Let’s Schmooze!

LinkedIn

Like Me, Pretty Please!

Subscribe to the Tribe!

Enter your e-mail address to get Mishegas of Motherhood in your Inbox:

Archives

Rosh Hashana

Sukkot Celebrates Fall Harvest…And Much More

Now that Yom Kippur is over and the hard work is done, it’s time to get ready for the next Jewish holiday, Sukkot (Hebrew word for booths or huts),  a week-long harvest festival that begins Sunday night, five days after Yom Kippur.

The festival of Sukkot is one of the three great pilgrimage festivals—the others are Passover (April 8-16) and Shavuot (May 28-30). These holidays celebrate both agricultural festivals and historical events in the history of the Jewish people, when in ancient times Jewish people traveled to the Temple in Jerusalem. In Israel, Sukkot is a major holiday, no work, no school, and everyone is outdoors sharing meals, singing songs, and giving thanks for the bounty of another season.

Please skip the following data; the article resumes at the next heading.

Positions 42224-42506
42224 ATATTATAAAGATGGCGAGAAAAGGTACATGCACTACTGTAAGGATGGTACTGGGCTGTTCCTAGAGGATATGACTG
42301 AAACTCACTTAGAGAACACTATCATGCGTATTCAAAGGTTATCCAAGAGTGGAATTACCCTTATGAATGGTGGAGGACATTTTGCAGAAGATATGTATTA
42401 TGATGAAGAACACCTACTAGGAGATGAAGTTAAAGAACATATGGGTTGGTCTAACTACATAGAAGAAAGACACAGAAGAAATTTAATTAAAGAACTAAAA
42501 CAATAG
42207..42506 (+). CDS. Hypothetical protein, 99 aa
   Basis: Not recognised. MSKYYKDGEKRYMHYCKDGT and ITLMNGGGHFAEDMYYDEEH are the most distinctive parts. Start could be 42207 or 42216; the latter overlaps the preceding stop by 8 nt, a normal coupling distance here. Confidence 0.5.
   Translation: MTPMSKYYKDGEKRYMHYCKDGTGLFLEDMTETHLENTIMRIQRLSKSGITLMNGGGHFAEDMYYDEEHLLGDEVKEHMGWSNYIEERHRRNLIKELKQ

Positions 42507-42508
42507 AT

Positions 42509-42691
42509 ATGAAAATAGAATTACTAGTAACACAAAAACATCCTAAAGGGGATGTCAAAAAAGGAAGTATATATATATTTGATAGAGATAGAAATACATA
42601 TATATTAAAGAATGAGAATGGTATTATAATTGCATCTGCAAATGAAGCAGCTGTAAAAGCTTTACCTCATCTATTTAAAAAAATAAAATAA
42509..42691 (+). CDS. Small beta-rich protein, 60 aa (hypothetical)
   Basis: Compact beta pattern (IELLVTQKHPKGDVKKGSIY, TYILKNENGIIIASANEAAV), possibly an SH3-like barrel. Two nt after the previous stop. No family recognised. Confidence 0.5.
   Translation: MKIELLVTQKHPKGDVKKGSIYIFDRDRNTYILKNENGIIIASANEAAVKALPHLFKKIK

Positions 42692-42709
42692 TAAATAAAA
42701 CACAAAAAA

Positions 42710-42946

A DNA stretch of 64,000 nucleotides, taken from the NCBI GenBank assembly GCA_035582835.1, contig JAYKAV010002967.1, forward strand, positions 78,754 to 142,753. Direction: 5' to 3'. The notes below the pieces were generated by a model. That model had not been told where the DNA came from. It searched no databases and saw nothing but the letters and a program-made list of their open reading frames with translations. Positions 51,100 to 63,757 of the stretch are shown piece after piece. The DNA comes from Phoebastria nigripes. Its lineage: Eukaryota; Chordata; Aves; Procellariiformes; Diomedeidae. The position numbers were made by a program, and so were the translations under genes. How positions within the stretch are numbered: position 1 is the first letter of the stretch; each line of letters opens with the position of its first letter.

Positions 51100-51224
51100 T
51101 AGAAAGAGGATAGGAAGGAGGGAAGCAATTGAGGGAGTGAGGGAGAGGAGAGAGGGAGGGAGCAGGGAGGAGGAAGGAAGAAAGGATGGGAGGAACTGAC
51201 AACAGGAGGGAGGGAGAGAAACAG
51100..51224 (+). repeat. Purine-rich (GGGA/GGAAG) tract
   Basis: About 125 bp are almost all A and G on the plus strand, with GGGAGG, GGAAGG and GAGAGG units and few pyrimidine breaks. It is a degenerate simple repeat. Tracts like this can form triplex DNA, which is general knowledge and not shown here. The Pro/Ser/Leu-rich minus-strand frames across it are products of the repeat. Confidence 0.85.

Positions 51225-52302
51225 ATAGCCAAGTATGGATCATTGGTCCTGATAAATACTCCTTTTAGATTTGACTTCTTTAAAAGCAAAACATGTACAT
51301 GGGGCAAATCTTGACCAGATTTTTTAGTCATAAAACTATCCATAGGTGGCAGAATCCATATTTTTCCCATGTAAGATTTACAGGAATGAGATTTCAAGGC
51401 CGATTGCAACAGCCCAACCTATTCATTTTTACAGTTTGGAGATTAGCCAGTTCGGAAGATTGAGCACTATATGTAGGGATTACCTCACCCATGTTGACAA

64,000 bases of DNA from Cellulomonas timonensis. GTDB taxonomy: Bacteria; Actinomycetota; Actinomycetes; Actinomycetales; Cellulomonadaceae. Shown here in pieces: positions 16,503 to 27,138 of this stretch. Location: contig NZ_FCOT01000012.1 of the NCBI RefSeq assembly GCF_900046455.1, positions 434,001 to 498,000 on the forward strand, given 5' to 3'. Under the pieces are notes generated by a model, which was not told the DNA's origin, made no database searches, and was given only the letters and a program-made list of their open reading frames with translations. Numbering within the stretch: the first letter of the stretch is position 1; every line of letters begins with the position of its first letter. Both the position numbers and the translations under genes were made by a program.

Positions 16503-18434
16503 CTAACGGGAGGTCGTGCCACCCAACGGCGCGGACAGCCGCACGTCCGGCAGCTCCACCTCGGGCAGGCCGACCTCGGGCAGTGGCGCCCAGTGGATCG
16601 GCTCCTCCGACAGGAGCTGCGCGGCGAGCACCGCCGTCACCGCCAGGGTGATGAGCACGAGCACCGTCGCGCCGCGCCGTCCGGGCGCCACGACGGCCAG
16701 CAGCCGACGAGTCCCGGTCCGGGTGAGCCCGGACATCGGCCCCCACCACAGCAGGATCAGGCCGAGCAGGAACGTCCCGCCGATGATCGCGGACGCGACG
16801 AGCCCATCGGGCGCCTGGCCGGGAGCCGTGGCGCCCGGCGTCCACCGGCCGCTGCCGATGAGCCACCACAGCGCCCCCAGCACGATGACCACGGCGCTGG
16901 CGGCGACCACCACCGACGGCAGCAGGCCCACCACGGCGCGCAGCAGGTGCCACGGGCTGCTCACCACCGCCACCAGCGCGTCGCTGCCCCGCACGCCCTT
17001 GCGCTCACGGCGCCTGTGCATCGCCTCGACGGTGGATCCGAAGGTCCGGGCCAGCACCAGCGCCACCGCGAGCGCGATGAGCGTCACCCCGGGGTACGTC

Also known as the Feast of Tabernacles, Sukkot is like the American holiday Thanksgiving in that we give thanks for another season of crops that will sustain us, but it is so much more. Sukkot ranks right up there in important holidays because it commemorates the time when we received the Torah at Mount Sinai, were freed from slavery, and wandered the desert for 40 years to the Promised Land. Jews today are still on a journey, and holidays like Sukkot remind us to free ourselves from the material things that often keep us in bondage. It’s a time to detach from the comforts we are accostomed to inside our houses and reconnect with the natural wonders that sustain us inside a flimsly little hut called a sukkah (singular word for Sukkot). Continue reading